Clashes between Palestinian protesters and Israeli troops and street protests erupted Thursday in the West Bank and Gaza on the day after U.S. President Donald Trump recognized Jerusalem as the Israeli capital.
In the West Bank, crowds of demonstrators threw stones at the Israeli forces and set tires afire in Ramallah, the seat of the Palestinian government, where a thick plume of black smoke hovered over the city. Dozens sustained minor injuries in the skirmishes.
In the biblical town of Bethlehem, the birthplace of Jesus, troops fired water cannons and tear gas at protesters, while in Gaza, demonstrators burned posters of Trump and Israeli Prime Minister Benjamin Netanyahu and set U.S. and Israeli flags on fire.
Palestinians closed shops and schools in a general strike, while Ismail Haniyeh, the leader of the Hamas militant group that runs Gaza, called for a third Palestinian armed uprising against the Israelis. Hassan Nasrallah, leader of the Lebanese militant group Hezbollah, said all Mideast peace negotiations should be halted until Trump reverses his Jerusalem decision.
Fearing an escalation, Israel has been beefing up security forces in the West Bank, East Jerusalem and along the Gaza border. Trump's recognition of Jerusalem as Israel's capital also sparked anger across the Arab and Muslim world and consternation from U.S. allies.
Jerusalem is home to the Mosque of Al-Aqsa, the third holiest place in Islam, and Palestinians see East Jerusalem as the capital of a future state. Many countries throughout the world have long thought that the city's ultimate status would only be decided through Israeli-Palestinian peace negotiations, but Palestinian officials said Trump's decision has disqualified the U.S. as an honest broker in the peace process.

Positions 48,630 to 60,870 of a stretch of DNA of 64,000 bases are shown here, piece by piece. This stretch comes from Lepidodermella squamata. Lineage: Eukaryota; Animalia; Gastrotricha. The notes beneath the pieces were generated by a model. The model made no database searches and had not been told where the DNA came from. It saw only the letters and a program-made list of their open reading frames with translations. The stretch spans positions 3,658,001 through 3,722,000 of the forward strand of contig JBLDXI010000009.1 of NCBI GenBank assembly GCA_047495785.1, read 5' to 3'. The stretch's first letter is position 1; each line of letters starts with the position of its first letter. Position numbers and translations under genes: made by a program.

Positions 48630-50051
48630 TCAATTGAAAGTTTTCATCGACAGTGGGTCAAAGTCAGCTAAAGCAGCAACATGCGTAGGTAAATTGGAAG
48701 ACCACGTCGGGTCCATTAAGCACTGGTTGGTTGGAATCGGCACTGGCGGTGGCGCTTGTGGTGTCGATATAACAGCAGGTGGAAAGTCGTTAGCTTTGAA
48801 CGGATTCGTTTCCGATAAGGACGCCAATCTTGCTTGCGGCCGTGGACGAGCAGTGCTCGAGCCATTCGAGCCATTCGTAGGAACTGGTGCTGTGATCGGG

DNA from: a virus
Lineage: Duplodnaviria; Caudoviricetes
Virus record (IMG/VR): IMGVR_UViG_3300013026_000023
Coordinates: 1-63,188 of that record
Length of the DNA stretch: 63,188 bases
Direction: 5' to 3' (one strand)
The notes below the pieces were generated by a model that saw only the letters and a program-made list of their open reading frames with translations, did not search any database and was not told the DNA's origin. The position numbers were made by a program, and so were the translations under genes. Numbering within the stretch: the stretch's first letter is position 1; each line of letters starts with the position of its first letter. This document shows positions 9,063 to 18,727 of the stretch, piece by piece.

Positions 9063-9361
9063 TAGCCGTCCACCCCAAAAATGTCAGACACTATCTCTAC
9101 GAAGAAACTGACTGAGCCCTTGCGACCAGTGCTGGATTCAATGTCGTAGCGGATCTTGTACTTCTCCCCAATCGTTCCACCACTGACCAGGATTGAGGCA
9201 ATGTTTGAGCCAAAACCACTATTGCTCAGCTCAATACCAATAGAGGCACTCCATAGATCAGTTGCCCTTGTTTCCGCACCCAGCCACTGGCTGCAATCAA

For Israel, however, the Al-Aqsa compound is known as the Temple Mount, the site of the two biblical Temples and the holiest place in Judaism. Netanyahu said, "The president’s decision is an important step towards peace, for there is no peace that doesn't include Jerusalem as the capital of the state of Israel."
Hundreds of Islamists rallied in major Pakistani cities, condemning Trump's decision. The al-Qaida-linked extremist group al-Shabab urged "all Muslims to raise arms and defend the blessed Al-Aqsa from the Zionist occupiers supported by America, because what was taken by force can only be restored by force."
Iraqi Prime Minister Haider al-Abadi, a U.S. ally, said Trump should "retreat from that decision in order to stop a dangerous escalation that leads to extremism and creates an atmosphere which helps terrorism."
European Union foreign policy chief Federica Mogherini said Trump's decision "has the potential to send us backwards to even darker times than the one we are already living in."
French President Emmanuel Macron and German Chancellor Angela Merkel both said the status of Jerusalem should be part of Israeli-Palestinian talks and rebuffed Trump. "I don't share in this decision, and I disapprove," Macron said.
Nobel laureate Desmond Tutu said, "God is weeping over President Donald Trump's inflammatory and discriminatory recognition of Jerusalem as the capital of Israel."
But U.S. Secretary of State Rex Tillerson defended the decision on a visit to Vienna.
"As the president said in his remarks, recognition of Jerusalem is a recognition of reality," Tillerson said. "All of Israel's government offices are largely in Jerusalem already so the U.S. is just recognizing the reality of that. I think it's important though in the context of those remarks the president also said the U.S. would support a two-state solution if that is the desire of the two parties and he also said this does not in any way finalize the status of Jerusalem."
"That's still left to the parties to discuss," the top U.S. diplomat added. "I think the president was very clear in that regard. We're very committed to a peace process still. It's what I know the whole world wants, and we still believe there is an opportunity for peace."